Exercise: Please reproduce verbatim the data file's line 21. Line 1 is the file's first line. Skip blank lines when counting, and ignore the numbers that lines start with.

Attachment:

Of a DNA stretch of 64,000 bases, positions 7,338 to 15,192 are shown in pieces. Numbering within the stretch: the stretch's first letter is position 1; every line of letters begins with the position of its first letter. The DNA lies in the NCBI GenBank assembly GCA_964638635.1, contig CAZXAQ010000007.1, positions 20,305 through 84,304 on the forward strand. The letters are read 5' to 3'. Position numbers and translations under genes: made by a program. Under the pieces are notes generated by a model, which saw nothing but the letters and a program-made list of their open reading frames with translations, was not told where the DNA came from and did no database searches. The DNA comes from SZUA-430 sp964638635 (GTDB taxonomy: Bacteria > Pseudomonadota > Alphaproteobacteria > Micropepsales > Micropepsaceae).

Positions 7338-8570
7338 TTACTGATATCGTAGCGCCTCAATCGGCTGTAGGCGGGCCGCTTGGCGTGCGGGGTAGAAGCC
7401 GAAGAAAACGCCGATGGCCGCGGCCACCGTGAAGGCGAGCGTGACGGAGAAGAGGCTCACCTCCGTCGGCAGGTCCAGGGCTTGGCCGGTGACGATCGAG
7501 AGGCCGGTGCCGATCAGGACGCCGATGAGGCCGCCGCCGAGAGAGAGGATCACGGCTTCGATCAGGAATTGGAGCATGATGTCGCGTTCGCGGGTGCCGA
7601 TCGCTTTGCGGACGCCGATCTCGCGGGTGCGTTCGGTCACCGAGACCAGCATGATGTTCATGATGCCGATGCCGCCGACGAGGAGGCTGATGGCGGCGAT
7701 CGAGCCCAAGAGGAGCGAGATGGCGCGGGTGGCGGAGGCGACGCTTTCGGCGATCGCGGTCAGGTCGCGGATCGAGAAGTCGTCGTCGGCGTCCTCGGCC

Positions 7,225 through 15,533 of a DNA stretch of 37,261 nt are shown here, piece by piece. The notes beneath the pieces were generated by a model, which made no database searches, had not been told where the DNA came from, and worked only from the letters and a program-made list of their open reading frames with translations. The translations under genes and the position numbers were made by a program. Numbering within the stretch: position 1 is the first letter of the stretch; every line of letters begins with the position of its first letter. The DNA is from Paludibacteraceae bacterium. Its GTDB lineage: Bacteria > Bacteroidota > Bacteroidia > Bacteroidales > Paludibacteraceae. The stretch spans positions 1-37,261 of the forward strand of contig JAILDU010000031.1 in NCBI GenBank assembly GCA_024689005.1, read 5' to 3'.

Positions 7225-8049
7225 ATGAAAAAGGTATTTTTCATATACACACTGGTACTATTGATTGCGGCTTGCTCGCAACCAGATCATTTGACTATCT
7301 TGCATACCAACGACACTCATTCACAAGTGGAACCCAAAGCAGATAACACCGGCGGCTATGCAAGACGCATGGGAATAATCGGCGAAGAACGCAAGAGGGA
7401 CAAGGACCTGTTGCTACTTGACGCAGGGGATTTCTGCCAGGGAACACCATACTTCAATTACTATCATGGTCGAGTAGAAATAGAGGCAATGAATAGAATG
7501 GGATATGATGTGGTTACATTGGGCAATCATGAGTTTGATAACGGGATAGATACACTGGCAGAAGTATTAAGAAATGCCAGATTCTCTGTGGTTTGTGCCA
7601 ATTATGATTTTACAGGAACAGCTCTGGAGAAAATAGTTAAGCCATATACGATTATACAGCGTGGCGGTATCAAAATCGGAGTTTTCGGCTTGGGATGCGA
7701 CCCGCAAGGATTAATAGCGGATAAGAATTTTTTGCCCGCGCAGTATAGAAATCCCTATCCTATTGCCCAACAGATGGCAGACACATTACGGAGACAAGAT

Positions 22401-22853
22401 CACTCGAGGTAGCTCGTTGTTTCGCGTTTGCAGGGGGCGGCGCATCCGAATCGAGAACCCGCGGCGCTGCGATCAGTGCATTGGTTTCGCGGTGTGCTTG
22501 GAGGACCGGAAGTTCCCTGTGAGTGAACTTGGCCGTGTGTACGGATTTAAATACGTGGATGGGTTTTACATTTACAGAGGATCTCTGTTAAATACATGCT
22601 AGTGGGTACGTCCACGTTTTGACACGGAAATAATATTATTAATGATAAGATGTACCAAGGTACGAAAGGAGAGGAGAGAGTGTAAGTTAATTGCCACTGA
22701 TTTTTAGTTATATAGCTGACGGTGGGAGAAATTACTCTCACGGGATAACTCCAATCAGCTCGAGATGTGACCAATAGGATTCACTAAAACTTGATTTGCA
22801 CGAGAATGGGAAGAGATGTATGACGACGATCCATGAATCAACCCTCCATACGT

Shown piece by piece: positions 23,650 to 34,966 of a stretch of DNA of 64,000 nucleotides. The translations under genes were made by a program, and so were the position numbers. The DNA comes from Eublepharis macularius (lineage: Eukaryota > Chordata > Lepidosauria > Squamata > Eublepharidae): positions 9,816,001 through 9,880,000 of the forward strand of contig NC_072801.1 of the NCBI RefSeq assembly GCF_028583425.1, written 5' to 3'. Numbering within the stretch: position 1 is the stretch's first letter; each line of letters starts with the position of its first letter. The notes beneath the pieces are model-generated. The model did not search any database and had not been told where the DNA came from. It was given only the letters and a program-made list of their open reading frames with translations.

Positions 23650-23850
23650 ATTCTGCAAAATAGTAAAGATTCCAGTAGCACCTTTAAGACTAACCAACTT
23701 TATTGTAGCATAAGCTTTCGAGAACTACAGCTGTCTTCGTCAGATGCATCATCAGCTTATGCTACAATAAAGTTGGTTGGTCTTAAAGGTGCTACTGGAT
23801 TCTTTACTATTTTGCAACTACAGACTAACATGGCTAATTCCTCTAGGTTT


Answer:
22801 CGAGAATGGGAAGAGATGTATGACGACGATCCATGAATCAACCCTCCATACGT